Are you familiar with the dynamic duo of Fama and French? No, they didn't sing "Private Eyes" -- that was Hall and Oates. And no, they didn't star in Tommy Boy -- that was Farley and Spade.

While the names Eugene Fama and Kenneth French may not come up in most dinner conversations, the two have done some of the most interesting academic research on stocks that I've read. In short, they've proposed that there's more to stock returns than volatility, which was most academics' previous consensus. In research they conducted over various periods and across multiple geographic locations, Fama and French determined that stocks characterized as "value stocks" have consistently outperformed non-value stocks.

Today, I've rounded up five value stocks that are all trading at less than 1.5 times their tangible book value. To focus on high-quality stocks, I've cross-referenced these against ratings in our CAPS community of more than 97,000 investors.


Tangible Book Value Multiple

1-Year Price Change

CAPS Rating (out of 5)

Apollo Investment (Nasdaq: AINV)




International Rectifier (NYSE: IRF)




Consolidated Edison (NYSE: ED)




Tesoro (NYSE: TSO)




Zenith National Insurance (NYSE: ZNT)




Data from CAPS, Yahoo! Finance, and Capital IQ as of April 18.

Though the CAPS community obviously likes these stocks, I would advise against investing in any of these on the basis of this one metric alone. With that in mind, I thought I'd dig a little further into the story at Consolidated Edison.

Skipping the excitement
If adventure and excitement are what you crave from your investments, Con Ed may strike you as particularly sleepy. The company's primary business is providing electric power to nearly all of New York City and most of Westchester County, and gas and steam power to parts of New York. Hardly a business that's suddenly going to make you rich, but also one that is unlikely to collapse no matter how bad the market gets.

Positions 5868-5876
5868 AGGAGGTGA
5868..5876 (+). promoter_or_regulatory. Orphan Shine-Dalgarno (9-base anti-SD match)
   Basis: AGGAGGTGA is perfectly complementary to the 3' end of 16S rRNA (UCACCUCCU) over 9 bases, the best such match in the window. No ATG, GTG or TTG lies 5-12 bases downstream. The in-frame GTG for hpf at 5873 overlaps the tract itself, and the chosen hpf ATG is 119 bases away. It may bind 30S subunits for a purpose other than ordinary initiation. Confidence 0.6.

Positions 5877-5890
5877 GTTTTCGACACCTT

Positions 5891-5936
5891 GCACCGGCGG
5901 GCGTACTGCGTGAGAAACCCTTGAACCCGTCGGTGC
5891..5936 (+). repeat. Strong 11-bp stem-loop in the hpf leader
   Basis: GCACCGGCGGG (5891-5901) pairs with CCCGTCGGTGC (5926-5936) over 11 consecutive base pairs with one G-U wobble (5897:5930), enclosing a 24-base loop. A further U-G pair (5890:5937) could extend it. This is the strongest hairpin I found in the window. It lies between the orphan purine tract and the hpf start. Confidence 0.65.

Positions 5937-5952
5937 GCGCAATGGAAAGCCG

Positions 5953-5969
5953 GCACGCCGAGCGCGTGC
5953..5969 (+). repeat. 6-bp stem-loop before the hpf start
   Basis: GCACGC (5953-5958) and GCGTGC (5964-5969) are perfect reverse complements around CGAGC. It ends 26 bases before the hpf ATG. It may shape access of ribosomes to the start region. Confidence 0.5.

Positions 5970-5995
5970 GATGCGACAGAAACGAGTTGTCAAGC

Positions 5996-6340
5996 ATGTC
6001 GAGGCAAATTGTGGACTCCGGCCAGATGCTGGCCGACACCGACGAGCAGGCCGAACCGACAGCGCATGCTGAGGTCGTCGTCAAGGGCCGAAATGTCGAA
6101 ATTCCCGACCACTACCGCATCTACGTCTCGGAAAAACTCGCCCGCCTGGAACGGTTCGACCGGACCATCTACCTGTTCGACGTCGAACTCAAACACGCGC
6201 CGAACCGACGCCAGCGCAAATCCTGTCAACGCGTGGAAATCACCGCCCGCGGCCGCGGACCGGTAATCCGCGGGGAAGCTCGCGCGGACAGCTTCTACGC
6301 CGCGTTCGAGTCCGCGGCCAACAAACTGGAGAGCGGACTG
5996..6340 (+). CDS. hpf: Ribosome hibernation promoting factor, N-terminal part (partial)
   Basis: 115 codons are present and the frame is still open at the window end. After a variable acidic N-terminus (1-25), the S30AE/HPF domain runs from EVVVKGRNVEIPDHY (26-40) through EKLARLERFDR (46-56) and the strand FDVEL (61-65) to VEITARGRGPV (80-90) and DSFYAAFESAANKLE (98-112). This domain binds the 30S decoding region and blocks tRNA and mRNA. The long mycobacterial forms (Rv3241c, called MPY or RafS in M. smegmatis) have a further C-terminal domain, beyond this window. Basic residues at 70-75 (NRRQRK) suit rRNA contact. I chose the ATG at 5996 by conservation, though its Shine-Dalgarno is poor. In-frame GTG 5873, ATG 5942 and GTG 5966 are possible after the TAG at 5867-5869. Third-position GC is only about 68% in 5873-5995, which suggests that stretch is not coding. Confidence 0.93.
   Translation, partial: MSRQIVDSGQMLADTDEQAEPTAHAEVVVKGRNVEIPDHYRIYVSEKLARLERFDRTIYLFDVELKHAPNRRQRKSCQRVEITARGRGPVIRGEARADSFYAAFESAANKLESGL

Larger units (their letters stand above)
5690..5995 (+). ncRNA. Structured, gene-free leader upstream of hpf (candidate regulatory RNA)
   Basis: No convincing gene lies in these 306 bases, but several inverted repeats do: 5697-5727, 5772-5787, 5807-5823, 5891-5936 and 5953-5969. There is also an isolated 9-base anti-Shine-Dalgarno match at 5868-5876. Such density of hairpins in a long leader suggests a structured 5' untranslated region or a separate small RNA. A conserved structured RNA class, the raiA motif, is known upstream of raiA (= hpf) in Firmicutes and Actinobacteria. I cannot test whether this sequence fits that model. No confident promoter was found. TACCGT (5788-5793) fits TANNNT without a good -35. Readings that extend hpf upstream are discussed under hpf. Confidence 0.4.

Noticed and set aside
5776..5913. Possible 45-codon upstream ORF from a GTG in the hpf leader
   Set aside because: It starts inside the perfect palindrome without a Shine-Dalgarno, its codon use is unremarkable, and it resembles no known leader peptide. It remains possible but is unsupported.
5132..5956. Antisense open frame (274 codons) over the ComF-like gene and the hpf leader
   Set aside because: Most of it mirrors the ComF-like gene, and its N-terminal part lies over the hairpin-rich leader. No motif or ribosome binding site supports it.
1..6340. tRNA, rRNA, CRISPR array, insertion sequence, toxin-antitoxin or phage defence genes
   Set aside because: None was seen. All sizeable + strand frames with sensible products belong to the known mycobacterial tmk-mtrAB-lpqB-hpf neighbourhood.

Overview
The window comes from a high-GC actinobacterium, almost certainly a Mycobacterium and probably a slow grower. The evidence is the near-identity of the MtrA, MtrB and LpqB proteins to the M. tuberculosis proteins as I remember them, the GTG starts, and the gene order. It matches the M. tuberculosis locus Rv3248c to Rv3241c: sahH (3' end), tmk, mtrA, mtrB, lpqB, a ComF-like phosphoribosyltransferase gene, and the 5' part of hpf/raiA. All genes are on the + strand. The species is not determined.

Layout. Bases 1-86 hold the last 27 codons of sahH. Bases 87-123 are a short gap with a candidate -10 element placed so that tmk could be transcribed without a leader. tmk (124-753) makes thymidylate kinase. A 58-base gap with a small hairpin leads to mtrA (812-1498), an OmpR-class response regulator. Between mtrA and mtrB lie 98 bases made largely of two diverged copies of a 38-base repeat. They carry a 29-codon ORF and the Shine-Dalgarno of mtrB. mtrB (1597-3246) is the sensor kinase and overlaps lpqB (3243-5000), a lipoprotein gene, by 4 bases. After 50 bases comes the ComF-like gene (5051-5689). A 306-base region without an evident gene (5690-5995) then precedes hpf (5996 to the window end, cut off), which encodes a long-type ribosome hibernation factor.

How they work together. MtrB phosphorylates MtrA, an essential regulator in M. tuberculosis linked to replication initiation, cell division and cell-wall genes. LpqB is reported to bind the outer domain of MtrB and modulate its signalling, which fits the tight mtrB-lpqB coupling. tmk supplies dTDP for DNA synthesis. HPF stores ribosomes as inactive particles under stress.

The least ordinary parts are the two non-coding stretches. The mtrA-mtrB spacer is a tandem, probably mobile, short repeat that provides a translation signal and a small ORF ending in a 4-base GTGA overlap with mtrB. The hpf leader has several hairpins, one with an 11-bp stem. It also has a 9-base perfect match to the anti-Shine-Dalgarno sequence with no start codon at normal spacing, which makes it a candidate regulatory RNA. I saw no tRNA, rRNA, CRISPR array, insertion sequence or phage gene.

The past year, however, has shown that Con Ed's stock is not completely immune to fluctuations. The decline has left the stock not only cheap as compared to Con Ed's trading history, but also as compared to comparable utility companies like Public Services Enterprise Group (NYSE: PEG) and PG&E (NYSE: PCG). In addition to the potential capital gains that the cheap price offers, though, dividend lovers will definitely notice the fact that Con Ed's current dividend yield is over 5.5%.

On CAPS, the stock has made the list of professional managers like David Dreman, and also some of the top-ranked CAPS players. CAPS All-Star chk999longonly gave Con Ed a thumbs-up back in February and provided the simple thesis:

This is Con Ed, the big boy! With the high dividend, this only needs a little bit of upside to outperform. It's not like people are going to stop using electricity any time soon.

More recently, nrbonner also rated Con Ed an outperformer, emphasizing its dividend yield and steady cash flow. He called it "boring but very profitable."

So what do you think? Are these stocks values or value traps? Log onto CAPS and let the rest of the 97,000-member community know what you think.

More CAPS Foolishness:

This article represents the opinion of the writer, who may disagree with the “official” recommendation position of a Motley Fool premium advisory service. We’re motley! Questioning an investing thesis -- even one of our own -- helps us all think critically about investing and make decisions that help us become smarter, happier, and richer.